Printer Friendly


 DULUTH, Minn., March 8 /PRNewswire/ -- Reach All, the Duluth manufacturer of aerial platforms, and Pacific Gas & Electric Co. (NYSE: PCG) of San Francisco, the nation's largest utility company, have recently entered into a partnership on a project to develop a robotic aerial platform.
 The device, which will be the first of its kind in the United States, will be used by PG&E's personnel to work on overhead distribution power lines by way of two remotely operated robot arms. The company distributes electric power to approximately 4.5 million customers.
 The project consists of designing a truck-mounted articulating boom aerial platform with an enclosed personnel pod mounted at the end of the boom. The pod will be fitted with two robot arms (remote manipulators). The unit will be mounted on a Chevrolet conventional truck chassis. It will look much like a typical utility truck except for the personnel pod in place of the basket at the end of the boom.
 It is anticipated that this project will bring about the development of the next generation of utility line maintenance vehicles.
 Working on or in proximity to electric power lines is physically demanding, and the presence of high voltage is always a consideration. When severe weather strikes, it is often impossible for crews to repair damaged lines and restore power.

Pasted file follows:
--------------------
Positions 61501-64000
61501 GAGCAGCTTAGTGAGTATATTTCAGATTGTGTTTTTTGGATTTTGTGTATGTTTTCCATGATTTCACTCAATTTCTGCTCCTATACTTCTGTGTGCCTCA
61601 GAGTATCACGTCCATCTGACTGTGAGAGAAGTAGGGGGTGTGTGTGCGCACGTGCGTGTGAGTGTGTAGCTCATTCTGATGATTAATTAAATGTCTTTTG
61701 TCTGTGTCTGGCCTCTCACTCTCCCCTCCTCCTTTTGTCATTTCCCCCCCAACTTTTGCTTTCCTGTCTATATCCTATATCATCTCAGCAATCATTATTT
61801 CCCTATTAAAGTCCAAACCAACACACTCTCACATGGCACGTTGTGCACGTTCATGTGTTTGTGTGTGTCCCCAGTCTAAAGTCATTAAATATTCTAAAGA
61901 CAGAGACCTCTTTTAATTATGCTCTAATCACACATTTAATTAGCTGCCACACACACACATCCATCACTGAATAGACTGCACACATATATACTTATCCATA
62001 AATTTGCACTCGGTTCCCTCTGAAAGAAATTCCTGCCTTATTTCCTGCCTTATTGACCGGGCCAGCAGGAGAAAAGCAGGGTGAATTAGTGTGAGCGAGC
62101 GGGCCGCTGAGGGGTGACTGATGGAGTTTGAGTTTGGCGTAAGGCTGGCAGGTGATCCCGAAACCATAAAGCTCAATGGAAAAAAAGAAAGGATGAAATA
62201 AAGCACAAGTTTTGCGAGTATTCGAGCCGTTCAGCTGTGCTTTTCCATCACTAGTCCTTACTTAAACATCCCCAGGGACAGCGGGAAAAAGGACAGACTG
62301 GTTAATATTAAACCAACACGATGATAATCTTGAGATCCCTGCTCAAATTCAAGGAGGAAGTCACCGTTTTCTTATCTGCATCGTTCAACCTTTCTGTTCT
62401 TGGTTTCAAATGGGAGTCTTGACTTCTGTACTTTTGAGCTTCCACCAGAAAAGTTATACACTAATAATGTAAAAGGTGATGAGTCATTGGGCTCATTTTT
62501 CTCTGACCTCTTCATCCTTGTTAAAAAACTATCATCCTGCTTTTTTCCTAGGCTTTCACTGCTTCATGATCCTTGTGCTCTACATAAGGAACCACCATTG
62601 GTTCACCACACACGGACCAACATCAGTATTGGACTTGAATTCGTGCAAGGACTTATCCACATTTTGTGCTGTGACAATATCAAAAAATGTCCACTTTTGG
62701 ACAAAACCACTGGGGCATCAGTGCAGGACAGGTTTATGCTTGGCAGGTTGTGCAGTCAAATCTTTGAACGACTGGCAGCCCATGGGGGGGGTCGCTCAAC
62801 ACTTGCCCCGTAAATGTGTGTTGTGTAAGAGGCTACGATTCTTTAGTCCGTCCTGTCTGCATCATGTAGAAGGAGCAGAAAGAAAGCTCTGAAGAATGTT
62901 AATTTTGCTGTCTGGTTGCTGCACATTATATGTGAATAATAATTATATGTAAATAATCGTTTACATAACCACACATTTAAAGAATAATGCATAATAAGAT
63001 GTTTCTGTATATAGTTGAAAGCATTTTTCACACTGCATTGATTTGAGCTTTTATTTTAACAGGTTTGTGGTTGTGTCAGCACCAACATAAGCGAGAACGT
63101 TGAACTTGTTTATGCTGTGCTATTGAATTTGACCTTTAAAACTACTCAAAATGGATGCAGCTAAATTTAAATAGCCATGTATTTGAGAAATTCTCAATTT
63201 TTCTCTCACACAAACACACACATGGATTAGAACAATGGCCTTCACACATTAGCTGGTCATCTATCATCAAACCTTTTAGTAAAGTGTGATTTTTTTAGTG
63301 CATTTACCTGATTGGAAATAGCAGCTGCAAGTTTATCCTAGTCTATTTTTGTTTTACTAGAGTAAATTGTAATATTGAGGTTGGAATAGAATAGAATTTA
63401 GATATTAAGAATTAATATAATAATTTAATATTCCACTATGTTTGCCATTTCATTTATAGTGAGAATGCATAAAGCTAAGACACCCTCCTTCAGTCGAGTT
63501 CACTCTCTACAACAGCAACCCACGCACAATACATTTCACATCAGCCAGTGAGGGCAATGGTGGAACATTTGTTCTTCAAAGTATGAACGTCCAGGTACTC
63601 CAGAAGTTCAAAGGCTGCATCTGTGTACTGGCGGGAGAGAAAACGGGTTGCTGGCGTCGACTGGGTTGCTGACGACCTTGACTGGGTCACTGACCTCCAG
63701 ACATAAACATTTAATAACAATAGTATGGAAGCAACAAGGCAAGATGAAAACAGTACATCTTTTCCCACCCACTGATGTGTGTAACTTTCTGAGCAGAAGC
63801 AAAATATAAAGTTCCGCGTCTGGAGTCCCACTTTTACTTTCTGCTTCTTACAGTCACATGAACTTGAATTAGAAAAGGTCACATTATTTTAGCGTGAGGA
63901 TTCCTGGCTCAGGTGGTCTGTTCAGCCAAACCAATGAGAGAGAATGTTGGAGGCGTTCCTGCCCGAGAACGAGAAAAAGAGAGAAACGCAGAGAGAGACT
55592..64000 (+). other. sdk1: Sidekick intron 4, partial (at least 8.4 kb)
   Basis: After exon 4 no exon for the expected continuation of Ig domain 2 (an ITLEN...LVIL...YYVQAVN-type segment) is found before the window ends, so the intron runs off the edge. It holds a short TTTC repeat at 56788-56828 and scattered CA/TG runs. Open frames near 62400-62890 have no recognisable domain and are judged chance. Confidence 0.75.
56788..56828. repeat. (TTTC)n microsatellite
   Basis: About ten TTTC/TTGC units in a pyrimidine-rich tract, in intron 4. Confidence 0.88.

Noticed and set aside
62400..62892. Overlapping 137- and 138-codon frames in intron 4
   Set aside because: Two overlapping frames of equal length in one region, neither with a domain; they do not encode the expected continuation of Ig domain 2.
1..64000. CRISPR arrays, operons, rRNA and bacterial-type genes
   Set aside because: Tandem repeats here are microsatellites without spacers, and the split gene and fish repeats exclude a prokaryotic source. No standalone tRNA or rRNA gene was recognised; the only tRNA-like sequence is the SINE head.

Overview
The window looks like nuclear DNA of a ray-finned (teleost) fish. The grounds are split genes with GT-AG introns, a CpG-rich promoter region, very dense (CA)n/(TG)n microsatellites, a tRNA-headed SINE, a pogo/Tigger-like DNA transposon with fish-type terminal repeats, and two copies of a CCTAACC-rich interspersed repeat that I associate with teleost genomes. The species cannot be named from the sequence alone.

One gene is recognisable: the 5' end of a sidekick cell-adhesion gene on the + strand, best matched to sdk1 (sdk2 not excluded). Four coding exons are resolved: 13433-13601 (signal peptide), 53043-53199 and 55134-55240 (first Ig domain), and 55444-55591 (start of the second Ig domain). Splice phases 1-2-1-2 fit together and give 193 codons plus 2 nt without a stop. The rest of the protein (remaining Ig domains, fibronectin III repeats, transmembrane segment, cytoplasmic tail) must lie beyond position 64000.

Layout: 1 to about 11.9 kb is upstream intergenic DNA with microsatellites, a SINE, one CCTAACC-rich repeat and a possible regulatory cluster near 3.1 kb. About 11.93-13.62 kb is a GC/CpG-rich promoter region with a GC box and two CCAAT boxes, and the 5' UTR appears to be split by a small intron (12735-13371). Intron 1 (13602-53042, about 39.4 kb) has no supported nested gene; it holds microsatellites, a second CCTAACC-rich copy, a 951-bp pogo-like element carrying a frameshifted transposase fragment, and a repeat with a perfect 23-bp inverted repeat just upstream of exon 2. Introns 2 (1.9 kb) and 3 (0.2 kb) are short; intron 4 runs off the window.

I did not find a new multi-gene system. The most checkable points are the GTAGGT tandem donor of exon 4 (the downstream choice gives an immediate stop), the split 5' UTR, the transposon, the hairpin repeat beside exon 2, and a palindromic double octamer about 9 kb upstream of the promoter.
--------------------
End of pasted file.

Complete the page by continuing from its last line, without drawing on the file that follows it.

With this new device, the operator controls the aerial platform and the robot arms from inside an enclosed pod. The operator is protected from severe weather and is insulated from electric shock so work can proceed on live power lines in almost any weather.
 Utility companies can minimize power outages during storms and conduct everyday maintenance without interrupting service to their customers. This can result in a considerable savings in revenue which otherwise would be lost during outages.
 Robot Arms Extend the Operator's Capabilities
 Kraft Telerobotics Inc. of Overland Park, Kan., is the manufacturer of the remote manipulator arms. The robot arms are virtual extensions of the operator's body. By manipulating hand controllers, the operator can transmit every movement of his arms and wrists to the robot arms, which will duplicate each move with human-like motion and speed.
 Of primary importance is the fact that the Kraft manipulator arms have operated successfully in a high voltage field exceeding one million volts while demonstrating the ability to perform a variety of complex tasks on energized transmission lines.
 The arms can pick up small objects, hold tools, turn wrenches, and perform many other operations. Each arm can lift 100 pounds at full extension, giving the operator more capabilities when it comes to pulling or lifting lines, insulators, transformers, and other attachments. The arms also have force feedback sensitivity which allows the operator to "feel" objects and gauge gripping strength accordingly.
 By using robot arms, the operator works in a secure, climate- controlled environment. The arms give the operator more strength and reach while reducing fatigue, and work can be conducted while power lines remain energized.